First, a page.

Woohoo, a new Bugzilla to play with.
We use Bugzilla internally for our bug tracking and enhancement requests. It was easy to setup, does what we need it to do, and generally behaves itself. No real issues to worry about.
Except it's pages are butt-ugly!
That's why I'm excited about two things in the new release, the first is real template + CSS support. Using some standard CSS I hope to customize the appearance of the various pages on our internal Bugzilla to make the UI look better, and more importantly, organize the material shown on the various pages to make them easier to use, simply by re-organizing the fields appropriately. The current design does the job, but it could be much less error prone than it is. Anyway, its something I've wanted to do for awhile and now looks to be a good time to make the change.
The second feature that really caught my eye was the email submission and updating of bugs. We just had a very successful beta for Carbide.c++ 1.2 but one of the issues we had was the shear number of bug reports submitted in the messages posted in the Google group. My people had to surf through all those messages and:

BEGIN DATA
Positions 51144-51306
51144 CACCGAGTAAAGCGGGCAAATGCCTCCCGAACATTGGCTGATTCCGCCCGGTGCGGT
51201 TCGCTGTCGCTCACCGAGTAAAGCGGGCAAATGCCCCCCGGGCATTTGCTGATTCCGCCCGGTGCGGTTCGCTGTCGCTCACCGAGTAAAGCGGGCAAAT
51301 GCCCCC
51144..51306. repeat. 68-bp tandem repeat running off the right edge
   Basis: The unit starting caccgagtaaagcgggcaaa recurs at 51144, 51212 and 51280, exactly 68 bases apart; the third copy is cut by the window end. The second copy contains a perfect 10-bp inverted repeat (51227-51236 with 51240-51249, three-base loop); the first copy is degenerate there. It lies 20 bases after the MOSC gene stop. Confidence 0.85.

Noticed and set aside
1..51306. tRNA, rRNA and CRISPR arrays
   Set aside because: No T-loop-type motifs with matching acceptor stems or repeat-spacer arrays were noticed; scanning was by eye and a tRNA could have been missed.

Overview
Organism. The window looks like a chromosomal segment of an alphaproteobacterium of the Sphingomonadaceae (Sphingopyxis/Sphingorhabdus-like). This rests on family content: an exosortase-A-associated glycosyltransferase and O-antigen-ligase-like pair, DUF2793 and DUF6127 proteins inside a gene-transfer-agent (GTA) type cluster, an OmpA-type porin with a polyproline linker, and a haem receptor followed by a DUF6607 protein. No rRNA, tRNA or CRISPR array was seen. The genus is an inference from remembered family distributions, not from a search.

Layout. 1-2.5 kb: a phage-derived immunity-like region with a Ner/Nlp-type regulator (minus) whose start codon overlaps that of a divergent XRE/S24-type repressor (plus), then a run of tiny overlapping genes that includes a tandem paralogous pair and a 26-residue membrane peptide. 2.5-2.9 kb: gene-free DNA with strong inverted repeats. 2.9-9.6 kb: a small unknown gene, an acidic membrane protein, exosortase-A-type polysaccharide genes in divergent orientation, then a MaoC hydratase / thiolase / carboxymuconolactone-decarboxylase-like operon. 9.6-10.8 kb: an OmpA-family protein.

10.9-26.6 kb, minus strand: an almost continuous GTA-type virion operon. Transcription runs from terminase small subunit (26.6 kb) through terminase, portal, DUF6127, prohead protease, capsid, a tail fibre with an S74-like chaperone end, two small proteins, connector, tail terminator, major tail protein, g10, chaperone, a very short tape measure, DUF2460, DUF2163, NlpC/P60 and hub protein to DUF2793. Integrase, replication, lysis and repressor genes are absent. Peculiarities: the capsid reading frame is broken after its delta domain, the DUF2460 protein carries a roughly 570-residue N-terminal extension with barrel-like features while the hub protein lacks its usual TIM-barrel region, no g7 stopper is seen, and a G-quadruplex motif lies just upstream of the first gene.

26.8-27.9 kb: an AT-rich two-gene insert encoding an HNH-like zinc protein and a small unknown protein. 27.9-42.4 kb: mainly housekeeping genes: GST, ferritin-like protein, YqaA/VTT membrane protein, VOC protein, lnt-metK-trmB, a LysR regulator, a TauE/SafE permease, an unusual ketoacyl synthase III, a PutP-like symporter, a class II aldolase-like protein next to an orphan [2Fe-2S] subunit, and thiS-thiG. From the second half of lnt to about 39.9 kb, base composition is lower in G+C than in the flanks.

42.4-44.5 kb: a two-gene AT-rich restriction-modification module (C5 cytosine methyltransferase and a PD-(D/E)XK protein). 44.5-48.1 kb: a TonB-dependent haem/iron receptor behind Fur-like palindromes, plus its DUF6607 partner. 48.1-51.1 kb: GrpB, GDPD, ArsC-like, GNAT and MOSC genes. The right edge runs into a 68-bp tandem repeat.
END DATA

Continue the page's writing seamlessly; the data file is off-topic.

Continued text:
1) see is an engineer had already responded that yes, that is a bug,
2) determine if the issue reported really is a bug, or
3) respond to the user seeking more info to verify step 2
4) once confirmed, log the new bug to our Bugzilla database
5) repeat for the next message
Basically, it was really manually time intensive during the release period when, as everyone knows, time is already at a premium.
So, the thought was to expose a copy of Bugzilla to the next beta group to make the submission, tracking, and interaction with the users more transparent. However, that would mean a second copy of Bugzilla, one for the beta group, one internal. And yes while I know it would be better to simply expose the internal one, the security policy we live with makes that a non-choice at this time.
Anyway, with this new email bug submission and updating feature in Bugzilla 3.0, I hope we can easily create a simple page or two on the next beta site so beta users can submit and update bugs as they find them, removing the manual portion of the activity on our end. We still need to evaluate how well this process actually works but right now I have high hopes for success.